Mr. Mizuno Retires (Part One of Two)
Today is Mr. Mizuno’s last day in the office. He has reached the mandatory retirement age of 60 years old. He is still healthy, sharp as a tack, highly productive and he enjoys his work. He would happily keep working for another five years, he thinks. Or perhaps even ten. But company policy is company policy. While clearing out his desk, a number of thoughts are going through his mind.
First, he notes that his firm’s retirement policy is not unusual. Nearly 90% of Japanese firms have mandatory retirement ages of 60 for most employees. Yet the Japanese are amongst the healthiest, longest-lived, economically productive people on earth and could in most cases remain at work through their 60s. Many of his friends are just like him: They would enjoy a few more years at work, if perhaps part-time in some cases, or with slightly more vacation time. He is also aware that the government has been encouraging firms to raise their mandatory retirement ages to 65, given an apparent desire by many older Japanese to continue working for longer. In this context, he finds it odd that 60 remains the standard retirement age in Japan.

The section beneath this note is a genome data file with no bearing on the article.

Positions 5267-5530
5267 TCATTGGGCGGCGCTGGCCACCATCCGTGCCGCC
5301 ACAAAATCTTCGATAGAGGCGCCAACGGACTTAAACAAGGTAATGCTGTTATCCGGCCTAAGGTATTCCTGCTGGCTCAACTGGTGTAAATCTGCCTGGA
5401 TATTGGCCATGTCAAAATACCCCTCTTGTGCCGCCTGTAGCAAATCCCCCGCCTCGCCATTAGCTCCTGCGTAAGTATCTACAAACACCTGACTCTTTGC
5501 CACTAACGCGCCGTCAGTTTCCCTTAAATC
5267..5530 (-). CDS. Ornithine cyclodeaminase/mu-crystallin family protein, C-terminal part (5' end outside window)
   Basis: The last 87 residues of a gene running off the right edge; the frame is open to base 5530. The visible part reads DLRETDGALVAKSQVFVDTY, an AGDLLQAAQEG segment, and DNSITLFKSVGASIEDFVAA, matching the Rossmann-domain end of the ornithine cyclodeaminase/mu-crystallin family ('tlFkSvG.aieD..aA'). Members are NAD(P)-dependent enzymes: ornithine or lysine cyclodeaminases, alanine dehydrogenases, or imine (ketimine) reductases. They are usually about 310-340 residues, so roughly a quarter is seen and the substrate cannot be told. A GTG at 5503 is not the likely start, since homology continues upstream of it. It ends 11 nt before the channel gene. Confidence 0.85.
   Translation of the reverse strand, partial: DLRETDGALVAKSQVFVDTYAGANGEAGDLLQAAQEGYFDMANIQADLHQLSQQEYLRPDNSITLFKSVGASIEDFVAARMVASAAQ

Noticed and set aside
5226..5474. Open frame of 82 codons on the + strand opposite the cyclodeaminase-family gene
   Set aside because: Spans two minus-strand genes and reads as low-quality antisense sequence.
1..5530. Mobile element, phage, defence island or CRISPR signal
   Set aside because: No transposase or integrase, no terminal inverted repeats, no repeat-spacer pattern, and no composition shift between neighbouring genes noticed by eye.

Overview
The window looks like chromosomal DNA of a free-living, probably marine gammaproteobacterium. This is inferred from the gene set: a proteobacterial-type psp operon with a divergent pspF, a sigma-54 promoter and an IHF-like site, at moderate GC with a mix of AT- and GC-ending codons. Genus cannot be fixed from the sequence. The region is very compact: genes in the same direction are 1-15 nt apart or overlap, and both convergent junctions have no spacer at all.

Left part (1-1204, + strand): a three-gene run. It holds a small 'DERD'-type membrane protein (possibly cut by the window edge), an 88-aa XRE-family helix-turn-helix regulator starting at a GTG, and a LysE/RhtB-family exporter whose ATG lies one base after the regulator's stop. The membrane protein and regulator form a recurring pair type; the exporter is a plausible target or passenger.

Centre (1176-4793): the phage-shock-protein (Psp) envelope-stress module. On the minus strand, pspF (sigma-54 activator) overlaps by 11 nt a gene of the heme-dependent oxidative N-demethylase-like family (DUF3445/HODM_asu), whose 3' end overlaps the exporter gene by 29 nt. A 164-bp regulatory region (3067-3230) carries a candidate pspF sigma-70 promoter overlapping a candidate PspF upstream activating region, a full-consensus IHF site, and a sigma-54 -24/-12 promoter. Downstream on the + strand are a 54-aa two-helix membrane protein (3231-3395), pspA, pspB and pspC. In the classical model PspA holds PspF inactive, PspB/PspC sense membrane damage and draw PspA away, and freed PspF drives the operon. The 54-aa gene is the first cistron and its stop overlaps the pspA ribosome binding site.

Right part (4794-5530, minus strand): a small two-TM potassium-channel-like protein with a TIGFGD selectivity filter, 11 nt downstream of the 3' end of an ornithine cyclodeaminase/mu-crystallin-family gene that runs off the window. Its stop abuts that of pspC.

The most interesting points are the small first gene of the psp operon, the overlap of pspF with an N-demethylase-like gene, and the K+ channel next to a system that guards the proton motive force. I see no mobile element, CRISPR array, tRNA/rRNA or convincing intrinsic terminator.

Second, he thinks about his savings and pension and how these will finance his retirement needs. Like many Japanese workers, Mr. Mizuno has worked his entire adult life for a single firm, although that firm has expanded and changed greatly during his time there. He has accumulated a substantial pension, which will provide him a steady if modest retirement income, enough to remain comfortable within his current lifestyle. The mortgage on his home was recently paid off, as he always planned to do prior to retirement. He has also saved some additional funds through the years, most of which has been conservatively invested in bank deposits and savings certificates and, as such, has more or less retained its value to the present day. To be sure, Mr. Mizuno and his wife are most probably going to run through the bulk of this extra savings over the coming 20 years but, even in the event that they live somewhat longer, the pension will nevertheless cover their basic living costs indefinitely. (Incidentally, Mr. Mizuno’s company pension is fully-funded in primarily low-risk investments so there is minimal risk that, for some unforeseen reason, his pension plan might become insolvent or be restructured in some way, reducing his income.)